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A guide to managing a delayed property possession

Published in the JEP’s Homelife supplement – April 2021 issue

You have found your dream property or perhaps you have an eager buyer for your home or investment property. However, either you, your buyer or perhaps your tenants are not able to move just yet.

It could be Covid-related or personal circumstances. It could be that works need to be carried out to the home or perhaps more complicated reasons such as finding a specialist mover to transport your grand piano and artwork.

So, what happens when the sale and vacant possession are not on the same day or even the following weekend? You will either become a tenant in your own home or the landlord of your new property.

If you do find yourself in this situation what do you need to be aware of during that interim period when you are either a ‘tenant’ or ‘landlord’?

Clarity avoids disputes, and the terms of an agreement between a ‘landlord’ and a ‘tenant’ matter. The following guide provides an overview of some of the areas you should consider – whether the arrangement is for a few days, weeks, or even months:

The finances
In order to pay for the new home, your lender may need to approve the arrangement. They may have policies detailing what is or is not permitted with regards to an owner/occupier mortgage.

While some lenders may be willing to temporarily suspend those policies some may flatly refuse to even consider the arrangement. Check first before you plant the seed of expectation with either your buyer or seller.

Is the property in a ‘chain’?
Your home purchase or sale may be one transaction in a chain of transactions. What you agree with your seller or buyer may suit you but may not meet the requirements of other parties in the chain. There have been instances where one party ends up having to live in temporary accommodation until the new home becomes available.

Lease agreements
Ensuring that there is clarity particularly matters if the protections or obligations under the Residential Tenancy (Jersey) Law 2011 do not apply.

Here are a few things to think about:

Rent

  • Beware, the rent paid will be taxable as income.
  • Will rent be payable weekly or monthly and in advance or arrears?
  • Will it be repaid if the occupier moves out earlier than expected?

The term of the agreement
Make sure you agree:

  • how long the arrangement is for;
  • that the other party will move out at the end and take their belongings with them; and
  • on what terms any extension will be negotiated.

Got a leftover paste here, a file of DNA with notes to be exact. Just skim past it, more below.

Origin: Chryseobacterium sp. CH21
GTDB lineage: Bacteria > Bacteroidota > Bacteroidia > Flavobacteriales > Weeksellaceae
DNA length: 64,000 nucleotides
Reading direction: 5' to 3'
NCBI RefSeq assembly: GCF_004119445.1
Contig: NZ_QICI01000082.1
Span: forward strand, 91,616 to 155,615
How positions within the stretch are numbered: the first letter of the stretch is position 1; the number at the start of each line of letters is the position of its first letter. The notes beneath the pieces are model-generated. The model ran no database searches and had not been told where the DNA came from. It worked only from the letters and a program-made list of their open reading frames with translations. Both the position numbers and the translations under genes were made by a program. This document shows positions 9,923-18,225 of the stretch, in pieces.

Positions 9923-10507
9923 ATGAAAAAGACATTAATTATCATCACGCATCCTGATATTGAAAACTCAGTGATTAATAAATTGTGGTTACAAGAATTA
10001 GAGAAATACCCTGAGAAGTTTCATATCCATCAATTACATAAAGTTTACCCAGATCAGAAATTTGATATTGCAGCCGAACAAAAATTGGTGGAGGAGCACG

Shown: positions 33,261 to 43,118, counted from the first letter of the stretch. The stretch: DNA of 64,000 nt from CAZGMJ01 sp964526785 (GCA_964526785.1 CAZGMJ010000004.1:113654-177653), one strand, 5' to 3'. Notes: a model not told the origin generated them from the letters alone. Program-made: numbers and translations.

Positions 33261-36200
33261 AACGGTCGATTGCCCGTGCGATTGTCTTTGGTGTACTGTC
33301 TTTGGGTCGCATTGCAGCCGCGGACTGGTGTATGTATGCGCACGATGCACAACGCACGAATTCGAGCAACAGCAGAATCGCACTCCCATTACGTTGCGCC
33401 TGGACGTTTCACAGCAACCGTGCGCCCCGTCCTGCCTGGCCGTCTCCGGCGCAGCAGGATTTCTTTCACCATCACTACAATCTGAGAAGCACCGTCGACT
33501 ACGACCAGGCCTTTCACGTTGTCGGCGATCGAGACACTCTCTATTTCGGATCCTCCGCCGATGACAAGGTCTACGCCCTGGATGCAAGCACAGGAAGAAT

Beware, that if the other party knows you will be homeless, that they will possibly be in a position of power during any negotiations.

Insurance
Make sure that you check your insurance policy and that the arrangement will not invalidate the terms of your cover policy. There may be an extra premium to pay and your cover may exclude aspects such as accidental damage to the contents of the home.

Utilities and parish rates
It may seem obvious, but do not forget to state who pays for what in your agreement. For example, in Jersey, parish rates are the responsibility of the owner and occupier of the property on the 1st of January each year. The contract of sale will normally apportion that bill between the seller and the buyer. The owner’s rates should become the responsibility of the buyer from the moment the contract is passed. Occupiers rates ought to be the responsibility of the occupiers until they move out.

The condition of the property
Most complaints resulting from these arrangements are not to do with the payment of rent but with the condition of the property at the end of the arrangement. It is therefore recommended that before the arrangement starts:

  • You make an inventory of anything valuable in the property;
  • Take photographs (and perhaps even make a video) to evidence the current state of the property. Make sure to record cracks, marks, scratches, holes and to include all the rooms as well as the outside of the property. These photographs should be agreed by both sides as a good reflection of the current state of the premises. If you are particularly concerned or the property is very valuable, you could arrange for a surveyor to prepare a formal schedule of condition.

For expert advice on all aspects of property transactions – large or small, contact Viberts Property Department. We have extensive experience in supporting clients who are buying or selling property.

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